At 4,600 years old, the sun boat of Pharaoh Cheops is the oldest preserved ship of its kind. According to Egyptian belief, the 42-metre-long and 40-tonne wooden boat was intended to transport the ruler to the afterlife.


1st millennium BCE.: The first ships of antiquity in the Mediterranean region

In the following centuries, too, shipbuilding established itself as an integral part of the great powers of antiquity. Historians today consider the Phoenicians to be the most successful shipbuilders and seafarers. Even before the Greeks, this people of antiquity, who lived on the eastern Mediterranean coast, ventured into the Mediterranean and even the Atlantic with their vessels in the first millennium BCE. These ranged from small, oar-driven ships and boats to large, sail-equipped merchant and warships.


The oldest known rowing warships go back to the Phoenicians and were first used around 850 BCE. They initially had one, later two (brireme, see picture), or three steering chambers (trireme).


Following the Phoenician model: the galleys of the ancient Greeks

The Phoenician ships were probably also the first to come close to today's seagoing ships. No surprise, then, that the Greeks soon took Phoenician shipbuilding as a model for their rowing and sailing ships called galleys. In the Mediterranean region, the development of Athens into a large city in the 5th century BCE was accompanied by the increasingly perfected construction of warships and merchant ships.


Greek trireme as used at the battle of Salamis in 480 BCE.


The ancient Greeks proved to be particularly skilled imitators of Phoenician shipbuilding. They decisively developed the carvel construction method of hulls, which was primarily used in Mediterranean shipbuilding in antiquity. In contrast to the clinker construction method, in which ship planks were placed overlapping, ship planks were preferably placed edge to edge. This method of construction was already known to the ancient Egyptians, but with one decisive difference: the shipbuilders of ancient Greece mortised the planks together. This significantly reduced the need for lashing the planks together and sealing the seams. The result was both elastic and highly stable hulls.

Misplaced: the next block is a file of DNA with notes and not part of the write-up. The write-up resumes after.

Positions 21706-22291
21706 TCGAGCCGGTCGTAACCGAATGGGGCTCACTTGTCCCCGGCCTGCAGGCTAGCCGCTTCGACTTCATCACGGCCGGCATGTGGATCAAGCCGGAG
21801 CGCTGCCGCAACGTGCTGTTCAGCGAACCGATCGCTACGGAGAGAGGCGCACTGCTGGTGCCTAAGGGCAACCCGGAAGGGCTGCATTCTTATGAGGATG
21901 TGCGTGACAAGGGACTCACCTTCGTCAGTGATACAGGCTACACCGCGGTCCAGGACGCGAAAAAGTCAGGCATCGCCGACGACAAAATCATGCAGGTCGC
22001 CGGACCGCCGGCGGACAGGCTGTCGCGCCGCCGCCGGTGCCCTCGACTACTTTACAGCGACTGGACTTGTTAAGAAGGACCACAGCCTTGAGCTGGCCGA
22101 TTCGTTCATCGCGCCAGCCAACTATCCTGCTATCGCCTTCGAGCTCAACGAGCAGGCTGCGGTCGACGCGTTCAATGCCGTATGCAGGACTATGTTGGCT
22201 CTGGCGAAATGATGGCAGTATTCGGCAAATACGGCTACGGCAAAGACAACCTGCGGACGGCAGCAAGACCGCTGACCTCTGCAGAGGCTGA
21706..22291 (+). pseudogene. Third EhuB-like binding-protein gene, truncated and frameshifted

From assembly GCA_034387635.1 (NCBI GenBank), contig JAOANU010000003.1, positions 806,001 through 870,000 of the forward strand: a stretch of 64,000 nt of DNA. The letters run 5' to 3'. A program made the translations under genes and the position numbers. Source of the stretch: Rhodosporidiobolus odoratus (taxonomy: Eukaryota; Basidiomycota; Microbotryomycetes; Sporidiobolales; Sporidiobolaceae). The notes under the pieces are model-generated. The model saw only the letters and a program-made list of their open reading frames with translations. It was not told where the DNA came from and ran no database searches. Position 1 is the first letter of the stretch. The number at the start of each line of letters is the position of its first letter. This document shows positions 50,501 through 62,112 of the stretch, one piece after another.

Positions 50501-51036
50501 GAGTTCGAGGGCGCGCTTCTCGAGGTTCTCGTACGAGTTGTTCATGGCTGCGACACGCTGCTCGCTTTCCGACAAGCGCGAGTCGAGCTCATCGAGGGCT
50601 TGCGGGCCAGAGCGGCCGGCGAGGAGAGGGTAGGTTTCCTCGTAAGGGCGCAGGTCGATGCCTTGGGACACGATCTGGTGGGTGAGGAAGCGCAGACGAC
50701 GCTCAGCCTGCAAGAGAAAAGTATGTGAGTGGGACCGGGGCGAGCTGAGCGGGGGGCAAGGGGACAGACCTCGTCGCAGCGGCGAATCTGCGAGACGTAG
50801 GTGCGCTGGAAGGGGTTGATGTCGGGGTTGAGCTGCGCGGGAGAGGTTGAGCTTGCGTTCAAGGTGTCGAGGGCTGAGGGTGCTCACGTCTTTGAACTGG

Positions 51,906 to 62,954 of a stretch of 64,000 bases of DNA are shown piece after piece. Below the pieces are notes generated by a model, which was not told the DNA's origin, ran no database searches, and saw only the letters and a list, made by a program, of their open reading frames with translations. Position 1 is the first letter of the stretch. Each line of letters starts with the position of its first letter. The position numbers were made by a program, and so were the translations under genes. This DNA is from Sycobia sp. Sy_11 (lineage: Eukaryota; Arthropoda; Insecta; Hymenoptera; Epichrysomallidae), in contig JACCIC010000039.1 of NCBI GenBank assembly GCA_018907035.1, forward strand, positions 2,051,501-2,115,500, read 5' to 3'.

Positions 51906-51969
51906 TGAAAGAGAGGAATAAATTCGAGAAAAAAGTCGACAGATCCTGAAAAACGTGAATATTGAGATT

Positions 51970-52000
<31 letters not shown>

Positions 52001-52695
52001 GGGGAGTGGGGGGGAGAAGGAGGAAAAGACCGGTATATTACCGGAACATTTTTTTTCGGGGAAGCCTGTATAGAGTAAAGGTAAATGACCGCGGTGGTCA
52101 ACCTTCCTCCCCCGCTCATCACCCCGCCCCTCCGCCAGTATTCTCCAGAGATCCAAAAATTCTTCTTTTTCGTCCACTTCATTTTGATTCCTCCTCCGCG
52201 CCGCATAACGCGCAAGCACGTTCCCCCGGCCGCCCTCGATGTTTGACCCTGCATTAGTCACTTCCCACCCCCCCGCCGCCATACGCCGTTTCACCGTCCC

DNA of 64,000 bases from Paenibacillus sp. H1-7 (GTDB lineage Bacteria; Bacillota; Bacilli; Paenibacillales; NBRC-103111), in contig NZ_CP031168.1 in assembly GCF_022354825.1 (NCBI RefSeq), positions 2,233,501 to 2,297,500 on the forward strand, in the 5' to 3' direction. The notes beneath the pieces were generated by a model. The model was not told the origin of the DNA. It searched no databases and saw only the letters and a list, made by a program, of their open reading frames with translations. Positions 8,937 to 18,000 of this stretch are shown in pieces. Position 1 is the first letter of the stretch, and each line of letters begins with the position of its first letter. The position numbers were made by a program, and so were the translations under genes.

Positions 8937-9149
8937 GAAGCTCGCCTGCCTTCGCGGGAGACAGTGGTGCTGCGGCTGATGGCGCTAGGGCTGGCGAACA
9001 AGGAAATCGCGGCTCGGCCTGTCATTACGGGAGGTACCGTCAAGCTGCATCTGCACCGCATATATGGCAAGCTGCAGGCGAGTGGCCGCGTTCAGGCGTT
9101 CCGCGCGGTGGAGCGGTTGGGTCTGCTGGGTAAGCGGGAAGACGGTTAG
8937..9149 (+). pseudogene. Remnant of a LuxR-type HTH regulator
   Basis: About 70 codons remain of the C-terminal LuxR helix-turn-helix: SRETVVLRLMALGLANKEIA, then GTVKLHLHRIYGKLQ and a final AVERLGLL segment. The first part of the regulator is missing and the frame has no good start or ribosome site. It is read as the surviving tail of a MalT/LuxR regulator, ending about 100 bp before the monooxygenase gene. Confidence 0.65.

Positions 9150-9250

What’s surprising when you consider the construction of today's ships: the hull planking was built even before the supporting inner skeleton - and this was still the case as late as the 7th century CE.


Rome develops into a maritime power

Before the Roman Empire also developed into a maritime power from the 3rd century BCE, boat and ship building did not play a major role or the Romans at first. It was not until the violent conflicts over the Mediterranean that Rome began to decisively advance its own shipbuilding and copied, among other things, the Greek galleys.


The Romans built their ships according to the Greek model. Biremes, as seen in the picture, were used as warships.


The Romans also soon produced their ships in series. For this purpose, they used partly huge shipyard complexes and further tapped the development potential of ancient shipbuilding. With the progressive expansion of the Roman Empire, shipbuilding according to the Roman model soon also reached Central Europe, where local shipbuilders took up the new technologies.


Mosaic from the Villa Romana del Casale in Sicily from the 4th century CE.


In some respects, therefore, the people of prehistory and antiquity are already similar to us in their way of shipbuilding. If you want to learn more about the topics of shipbuilding, it is worth taking a further look at our blog.

Are you active in the maritime industry yourself? Then take a look at our industry brochure.